This entry relates to material covered in The Law of Work book in Chapter 11 (looking at fixed term employment contracts, Chapter 16 (damages and mitigation in wrongful dismissal lawsuits).
April 8 2016
A decision released today by the Ontario Court of Appeal clarifies that the duty to mitigate does not apply when an employer terminates a fixed term employment contract before its end date. The case is called Howard v. Benson Group. This case clarifies the application of the reasoning applied by the same court in Bowes v. Goss Power Products decided in 2012.
Howard was employed under a 5 year fixed term contract, but the employer terminated the contract after only 23 months. The contract said this about early termination without cause:
8.1 Employment may be terminated at any time by the Employer and any amounts paid to the Employee shall be in accordance with the Employment Standards Act of Ontario.
The employer argued that this clause entitled it to terminate the contract at any time simply by giving ESA minimum notice, which was 2 weeks’ notice in this case. Howard argued that he is entitled to damages based on the remainder of the 5 year term of the contract, or 3 years plus one month.
The lower court ruled that the article cited above was ambiguous and therefore unenforceable. The court wrote:
I regard the language used in clause (8.1) to be sufficiently ambiguous as to the true extent of the plaintiff’s entitlement under the E.S.A. and in the result, that ambiguity must be construed against the defendant again having regard to the power imbalance that exists between an employer and employee as a matter of course.
The clause was ambiguous because it is unclear whether “any amounts” included just termination pay, or also benefits owing to the employee during the notice period. Note the now common reference to the need to respect the fact that the employee lacks power and also, as the court later notes, since the employer usually drafts the contract, any uncertainty should be interpreted in the employee’s interest.
Having found that the notice clause was ambiguous and therefore unenforceable, the court implied a requirement to provide “reasonable notice” rather than find that the damages should be assessed based on the remainder of the 5 year period of the contract. The employee appealed that ruling.
Court of Appeal
At the Court of Appeal, the issue of whether the notice term in the contract was ambiguous and therefore void was not challenged. Therefore the issue was whether the judge erred in implying reasonable notice rather than order damages based on the remainder of the 5 year fixed period.
Applying a standard of correctness, the Court of Appeal overturned the lower court. Work through the argument. Firstly, employment contracts include an implied term requiring “reasonable notice” of termination, unless the parties have agreed otherwise. A fixed term contract is an example of a exception to the general rule, since the parties have expressly agreed to the circumstances under which the contract will come to an end and have included an end date. Here, that end date was 5 years from the start date.
It is possible for a fixed term contract to include a clause permitting early termination either for cause or without cause but with notice in some amount. However if the contract does not indicate how much notice is required to terminate early, then in a fixed term contract (as opposed to an indefinite term contract), the period of notice is that remainder of the fixed term originally contemplated. In this case, the clause that purported to explain how much notice was required to terminate early (clause 8.1) was ruled void. That means we read the contract as if it wasn’t there. Since there was no notice of termination clause in the contract, it follows that the notice period required to terminate the contract is the remainder of the fixed term. The court notes too that it was the employer’s fault for not drafting a clearer termination clause if the intent was to avoid this result.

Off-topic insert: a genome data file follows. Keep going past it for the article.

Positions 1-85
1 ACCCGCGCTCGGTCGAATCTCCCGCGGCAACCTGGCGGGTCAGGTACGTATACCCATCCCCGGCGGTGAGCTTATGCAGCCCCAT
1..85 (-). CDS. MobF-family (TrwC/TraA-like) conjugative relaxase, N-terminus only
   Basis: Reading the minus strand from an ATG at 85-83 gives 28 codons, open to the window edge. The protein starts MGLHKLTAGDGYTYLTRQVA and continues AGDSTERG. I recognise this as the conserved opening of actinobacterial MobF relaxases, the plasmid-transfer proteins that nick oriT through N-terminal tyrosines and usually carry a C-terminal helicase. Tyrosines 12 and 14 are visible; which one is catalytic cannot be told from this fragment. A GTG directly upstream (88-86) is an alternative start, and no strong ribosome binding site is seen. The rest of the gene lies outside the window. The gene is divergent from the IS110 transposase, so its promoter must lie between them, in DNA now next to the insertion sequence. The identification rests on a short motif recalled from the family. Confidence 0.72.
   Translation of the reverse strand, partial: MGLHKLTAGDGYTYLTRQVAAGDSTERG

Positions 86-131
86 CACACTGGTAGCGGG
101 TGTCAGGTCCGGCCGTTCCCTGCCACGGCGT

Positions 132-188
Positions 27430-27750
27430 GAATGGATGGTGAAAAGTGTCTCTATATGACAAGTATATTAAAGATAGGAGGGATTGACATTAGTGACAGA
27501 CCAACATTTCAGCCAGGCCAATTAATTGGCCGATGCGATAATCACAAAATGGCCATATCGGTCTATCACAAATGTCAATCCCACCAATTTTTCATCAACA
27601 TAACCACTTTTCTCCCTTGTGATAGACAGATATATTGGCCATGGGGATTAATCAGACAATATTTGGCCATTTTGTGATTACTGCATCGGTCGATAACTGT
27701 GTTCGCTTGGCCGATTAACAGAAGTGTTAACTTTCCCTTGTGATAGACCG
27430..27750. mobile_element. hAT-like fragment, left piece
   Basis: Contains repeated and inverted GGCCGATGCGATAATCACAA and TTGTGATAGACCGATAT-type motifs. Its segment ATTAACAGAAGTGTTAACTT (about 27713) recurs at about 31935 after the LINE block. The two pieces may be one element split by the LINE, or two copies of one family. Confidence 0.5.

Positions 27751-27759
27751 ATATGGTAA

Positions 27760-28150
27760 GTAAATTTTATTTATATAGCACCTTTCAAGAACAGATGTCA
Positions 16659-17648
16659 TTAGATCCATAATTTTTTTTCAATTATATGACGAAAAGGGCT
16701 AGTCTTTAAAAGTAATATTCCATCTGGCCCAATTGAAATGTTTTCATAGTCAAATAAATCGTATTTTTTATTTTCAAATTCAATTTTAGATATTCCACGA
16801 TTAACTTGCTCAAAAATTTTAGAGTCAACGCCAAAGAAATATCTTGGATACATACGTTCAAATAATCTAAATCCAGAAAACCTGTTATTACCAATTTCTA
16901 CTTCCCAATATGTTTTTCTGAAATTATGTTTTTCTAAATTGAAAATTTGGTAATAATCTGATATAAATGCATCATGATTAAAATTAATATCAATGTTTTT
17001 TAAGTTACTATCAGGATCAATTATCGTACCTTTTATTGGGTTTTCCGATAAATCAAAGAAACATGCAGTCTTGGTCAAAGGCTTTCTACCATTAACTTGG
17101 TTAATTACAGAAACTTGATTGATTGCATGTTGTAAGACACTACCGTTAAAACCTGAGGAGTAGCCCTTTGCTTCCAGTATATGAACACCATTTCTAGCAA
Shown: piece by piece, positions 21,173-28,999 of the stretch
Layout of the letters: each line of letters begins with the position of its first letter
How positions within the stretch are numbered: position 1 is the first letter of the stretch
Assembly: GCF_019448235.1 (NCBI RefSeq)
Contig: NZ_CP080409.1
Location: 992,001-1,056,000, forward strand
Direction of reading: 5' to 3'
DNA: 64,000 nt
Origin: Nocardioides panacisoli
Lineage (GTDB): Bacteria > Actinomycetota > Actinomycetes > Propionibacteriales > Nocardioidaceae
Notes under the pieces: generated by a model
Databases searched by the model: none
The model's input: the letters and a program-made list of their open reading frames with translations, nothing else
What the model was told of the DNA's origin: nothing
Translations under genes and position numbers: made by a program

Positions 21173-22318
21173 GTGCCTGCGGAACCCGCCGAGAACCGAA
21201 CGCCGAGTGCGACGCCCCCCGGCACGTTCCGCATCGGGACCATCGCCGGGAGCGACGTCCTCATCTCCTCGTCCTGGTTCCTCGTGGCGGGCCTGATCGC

Duty to Mitigate
Since the contract was for a fixed term, the question arises whether the employee was under a duty to mitigate. A similar issue was raised by the Bowes v. Goss Power decision (which I summarized here). However, in Bowes the contract was not for a fixed term (it included a defined notice period). Nevertheless, in Howard v. the Court of Appeal ruled that “the rule in Bowes” applies to a contract that is for a fixed term, since the fixed term is essentially the equivalent of defined notice period.
 There is no reason to depart from the rule in Bowes that there is no duty to mitigate where the contract specifies the penalty for early termination. It does not matter whether the penalty is specified expressly, as in Bowes, or is by default the wages and benefits for the unexpired term of the contract, as in the case of fixed term contracts generally.
Therefore, Howard was not required to mitigate his damages and he is entitled to the full amount of wages and benefits he would have been paid had he worked the remainder of his 5 year contractual term.
1. This decision, like that in Bowes, will no doubt cause employer lawyers to revisit how employers draft notice of termination clauses. They will fix the language to ensure that the duty to mitigate remains. Draft a notice of termination clause for a fixed term contract that would have that affect.